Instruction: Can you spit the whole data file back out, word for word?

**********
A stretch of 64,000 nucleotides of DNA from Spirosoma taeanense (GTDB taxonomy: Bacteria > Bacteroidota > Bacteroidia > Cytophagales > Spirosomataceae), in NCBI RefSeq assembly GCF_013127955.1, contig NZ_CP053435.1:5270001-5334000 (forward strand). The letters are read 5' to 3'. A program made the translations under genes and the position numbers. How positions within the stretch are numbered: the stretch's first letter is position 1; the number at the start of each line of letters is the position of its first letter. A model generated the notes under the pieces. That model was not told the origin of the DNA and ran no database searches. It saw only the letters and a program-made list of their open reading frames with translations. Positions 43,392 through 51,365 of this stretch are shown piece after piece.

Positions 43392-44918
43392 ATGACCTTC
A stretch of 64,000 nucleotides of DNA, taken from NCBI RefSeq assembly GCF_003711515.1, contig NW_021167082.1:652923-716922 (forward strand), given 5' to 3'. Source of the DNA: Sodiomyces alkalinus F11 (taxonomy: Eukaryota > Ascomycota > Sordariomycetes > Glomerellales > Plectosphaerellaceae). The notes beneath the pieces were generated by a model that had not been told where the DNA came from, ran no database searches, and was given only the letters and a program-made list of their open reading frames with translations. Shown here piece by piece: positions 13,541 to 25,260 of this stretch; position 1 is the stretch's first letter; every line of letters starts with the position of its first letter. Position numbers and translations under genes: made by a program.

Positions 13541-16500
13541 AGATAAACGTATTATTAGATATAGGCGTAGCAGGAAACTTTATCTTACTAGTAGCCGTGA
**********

A stretch of 64,000 nucleotides of DNA from Spirosoma taeanense (GTDB taxonomy: Bacteria > Bacteroidota > Bacteroidia > Cytophagales > Spirosomataceae), in NCBI RefSeq assembly GCF_013127955.1, contig NZ_CP053435.1:5270001-5334000 (forward strand). The letters are read 5' to 3'. A program made the translations under genes and the position numbers. How positions within the stretch are numbered: the stretch's first letter is position 1; the number at the start of each line of letters is the position of its first letter. A model generated the notes under the pieces. That model was not told the origin of the DNA and ran no database searches. It saw only the letters and a program-made list of their open reading frames with translations. Positions 43,392 through 51,365 of this stretch are shown piece after piece.

Positions 43392-44918
43392 ATGACCTTC
A stretch of 64,000 nucleotides of DNA, taken from NCBI RefSeq assembly GCF_003711515.1, contig NW_021167082.1:652923-716922 (forward strand), given 5' to 3'. Source of the DNA: Sodiomyces alkalinus F11 (taxonomy: Eukaryota > Ascomycota > Sordariomycetes > Glomerellales > Plectosphaerellaceae). The notes beneath the pieces were generated by a model that had not been told where the DNA came from, ran no database searches, and was given only the letters and a program-made list of their open reading frames with translations. Shown here piece by piece: positions 13,541 to 25,260 of this stretch; position 1 is the stretch's first letter; every line of letters starts with the position of its first letter. Position numbers and translations under genes: made by a program.

Positions 13541-16500
13541 AGATAAACGTATTATTAGATATAGGCGTAGCAGGAAACTTTATCTTACTAGTAGCCGTGA